Alice Griffin likes to write, garden and get crafty from her narrowboat, which currently cruises at 4mph up and down the Grand Union Canal. To see Part 1 of Building a Narrowboat Roof Garden CLICK HERE.



A tip from the folks at Green Shopping

Potatoes were our weakness as they are difficult to grow in shallow and small spaces, why not try a nifty recycled Turtle Bag Patio Planter? We've just grown a sucessful crop of veg and you can move 'em about if they get in the way.

Kathleen McCann |
Fri, 17/06/2011 - 13:28
Well done and congratulations Alice and family for making a fine effort in growing veges on a boat. If I may, I would like to add some suggestions for you to try in the soil mix of your growing beds. What you really have there is a huge pot of growing material and it is really important to have air as part of keeping that mix happy and functioning. I would add a lot more composted material, manures such as sheep or cow, and straw or dried slashings of some kind. I would have no soil - this compacts very quickly in a small space, even if it is a large long bed! Also have a larger grain of sand, like a gravelly river sand, not fine beach or silty sand - this also compacts down. I would still layer it - Straw, compost, manure, charcoal, blood and bone, dolomite, potash, straw, manure and finish with sand and compost mix. The compost component would act as your soil and I would plant out into this. It is all going to be compost in the end. You could finish with straw if you needed to keep moisture around certain larger plants like tomatoes, zuchinies, etc. But if you want beetroot or carrots you will have to have a good amount of both compost depth and enough breathing space from straw. Try a fine mesh on one side of the bed to ease wind problems. Lovely lacey white or sheer curtains are easy to find in thrift shops and would look great alongside the pink planters! Remember companion planting too, some things grow better next to one thing and not another such as peas love – potato, radish, carrot and turnip but dislike - onions, shallots and garlic. Remember to keep feeding your garden regularly with more manure and compost. If you think about it as the amount of mass you take out of a garden in the form of a plant then that is how much mass you have to put back. Have you tried a compost tea or weed tea yet? These are easy to make and the garden loves it. Keep up the good work and I hope I have helped in some way. Cheers Kathleen McCann Tanja Australia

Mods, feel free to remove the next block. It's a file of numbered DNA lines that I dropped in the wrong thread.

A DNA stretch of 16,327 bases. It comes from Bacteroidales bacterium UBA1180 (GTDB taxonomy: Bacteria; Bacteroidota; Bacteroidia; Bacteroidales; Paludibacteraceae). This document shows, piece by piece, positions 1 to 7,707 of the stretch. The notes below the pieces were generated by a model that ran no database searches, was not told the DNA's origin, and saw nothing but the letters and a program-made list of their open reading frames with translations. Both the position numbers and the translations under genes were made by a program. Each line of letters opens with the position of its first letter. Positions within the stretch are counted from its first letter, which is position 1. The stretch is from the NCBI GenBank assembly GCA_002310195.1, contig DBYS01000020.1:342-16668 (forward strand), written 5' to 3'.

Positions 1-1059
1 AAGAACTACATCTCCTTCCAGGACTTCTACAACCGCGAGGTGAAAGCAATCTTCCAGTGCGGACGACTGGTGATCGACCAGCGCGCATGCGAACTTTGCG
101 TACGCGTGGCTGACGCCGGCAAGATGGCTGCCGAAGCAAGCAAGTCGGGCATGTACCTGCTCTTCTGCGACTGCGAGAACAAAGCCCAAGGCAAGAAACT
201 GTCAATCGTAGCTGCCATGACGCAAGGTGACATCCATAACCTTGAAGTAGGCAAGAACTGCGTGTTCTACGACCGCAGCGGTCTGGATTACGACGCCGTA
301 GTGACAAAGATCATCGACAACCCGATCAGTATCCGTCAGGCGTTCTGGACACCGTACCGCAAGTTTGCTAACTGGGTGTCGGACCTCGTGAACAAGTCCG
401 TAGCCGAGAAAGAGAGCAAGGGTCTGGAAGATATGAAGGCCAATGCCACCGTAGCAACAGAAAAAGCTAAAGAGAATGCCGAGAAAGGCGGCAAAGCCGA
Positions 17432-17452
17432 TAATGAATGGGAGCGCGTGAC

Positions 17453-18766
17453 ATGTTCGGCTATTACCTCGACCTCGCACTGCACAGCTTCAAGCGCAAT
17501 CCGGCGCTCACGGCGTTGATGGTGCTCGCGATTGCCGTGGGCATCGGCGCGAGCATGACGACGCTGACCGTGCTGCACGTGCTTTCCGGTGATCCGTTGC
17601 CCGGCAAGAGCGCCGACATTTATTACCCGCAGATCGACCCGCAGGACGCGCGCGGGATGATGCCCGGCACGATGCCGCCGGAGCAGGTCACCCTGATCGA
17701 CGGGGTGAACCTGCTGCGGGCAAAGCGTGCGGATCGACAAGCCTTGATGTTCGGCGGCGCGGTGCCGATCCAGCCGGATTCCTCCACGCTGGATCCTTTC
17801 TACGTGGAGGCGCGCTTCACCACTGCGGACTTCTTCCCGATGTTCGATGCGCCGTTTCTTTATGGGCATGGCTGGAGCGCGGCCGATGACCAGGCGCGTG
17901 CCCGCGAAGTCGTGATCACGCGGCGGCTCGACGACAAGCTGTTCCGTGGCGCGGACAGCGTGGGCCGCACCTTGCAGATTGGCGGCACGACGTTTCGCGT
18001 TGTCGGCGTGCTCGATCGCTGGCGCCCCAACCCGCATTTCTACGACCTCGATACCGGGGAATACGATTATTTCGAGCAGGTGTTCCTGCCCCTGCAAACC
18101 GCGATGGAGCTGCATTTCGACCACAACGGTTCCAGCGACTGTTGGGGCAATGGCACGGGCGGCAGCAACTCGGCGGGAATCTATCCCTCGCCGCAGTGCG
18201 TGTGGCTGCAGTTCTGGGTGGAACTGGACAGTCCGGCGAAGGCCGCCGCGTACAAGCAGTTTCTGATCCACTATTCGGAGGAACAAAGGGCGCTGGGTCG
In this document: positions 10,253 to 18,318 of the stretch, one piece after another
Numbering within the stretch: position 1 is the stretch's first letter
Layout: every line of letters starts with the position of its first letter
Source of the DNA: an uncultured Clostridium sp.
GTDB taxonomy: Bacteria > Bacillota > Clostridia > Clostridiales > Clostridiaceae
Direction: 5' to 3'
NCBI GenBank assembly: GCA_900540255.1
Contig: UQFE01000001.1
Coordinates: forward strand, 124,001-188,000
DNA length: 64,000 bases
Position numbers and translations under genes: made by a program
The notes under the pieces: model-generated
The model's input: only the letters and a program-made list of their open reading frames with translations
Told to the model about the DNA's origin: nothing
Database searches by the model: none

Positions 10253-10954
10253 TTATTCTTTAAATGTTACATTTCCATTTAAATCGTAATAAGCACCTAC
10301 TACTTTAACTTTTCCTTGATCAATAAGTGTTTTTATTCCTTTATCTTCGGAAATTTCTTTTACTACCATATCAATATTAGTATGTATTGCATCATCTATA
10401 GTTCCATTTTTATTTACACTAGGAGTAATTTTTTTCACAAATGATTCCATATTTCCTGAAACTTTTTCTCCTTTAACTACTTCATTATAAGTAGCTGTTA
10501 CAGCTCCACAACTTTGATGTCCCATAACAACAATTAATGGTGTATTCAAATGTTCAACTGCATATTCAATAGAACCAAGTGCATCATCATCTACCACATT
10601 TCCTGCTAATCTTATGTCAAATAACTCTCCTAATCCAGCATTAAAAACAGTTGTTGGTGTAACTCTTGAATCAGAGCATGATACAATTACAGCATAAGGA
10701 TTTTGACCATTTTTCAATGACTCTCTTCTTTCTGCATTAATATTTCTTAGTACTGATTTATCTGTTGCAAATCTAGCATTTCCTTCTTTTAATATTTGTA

Alice Griffin |
Fri, 17/06/2011 - 15:31
Wow Kathleen, SO MUCH fabulous information!! thank you :-) I am planning to spend some time 'on the roof' this weekend so I am going to make note of all these tips. Things are actually getting a little overgrown and out of control so I think I need to separate things out a little ... my wild flowers seem to be taking over a little at the moment! but this may present a good opportunity to re-think the soil? and I have access to lots of horse manure so could perhaps use that? I am concerned that my planters or so shallow (about 10cm) - do you think it would be possible to grow toms and zucchinis in that depth? I am keen to grow more, but just not sure what would work in that depth. Also, loving the net curtain idea! you mean use it as a wind-break might work on the beach? Thanks again for all your tips and interest and I am off to find out about compost tea and weed tea right now... cheers, Alice
Kathleen McCann |
Tue, 21/06/2011 - 08:43
Hi Alice - Yay! So great to be able to help out. Horse manure is fine - although you may have to be on top of any 'weed' that may appear, horses don't digest all their food that well. Do you have a compost or worm farm going on the boat. I thought of that after I had written....that would be an excellent way of getting both worm juice (the liquid that can be tapped from the farm, not squished worms!) and having a compost of some kind would help as well....another bit of research for the best type for your space! I have made a worm farm out of a broccoli styrofoam box. Don't know if you have them over there, but if you search for different types of farms I am sure you could make one that suits you best. I do think you could grow heavy feeders like toms and zuchs! When you make your garden you can go above the level of the planter as the bed you make will start to decay and within a few weeks it can be half it's depth! If you want to stop stuff blowing away (or drying out) then that is where you could use the curtain idea.... you will have to experiment with that one too, to see what works best for you add small posts and attach the curtains along the most windy side or both sides? How high do you need to go etc.... It's what I love about permaculture the most - finding the solution to the problem in small and inventive ways. So happy to share with you and I think you are doing a fantastic job of making use of your little space. Keep up the good work. Cheers Kathleen ps if you want to find out more about my permaculture life here's my webby it has a link to my blog there too.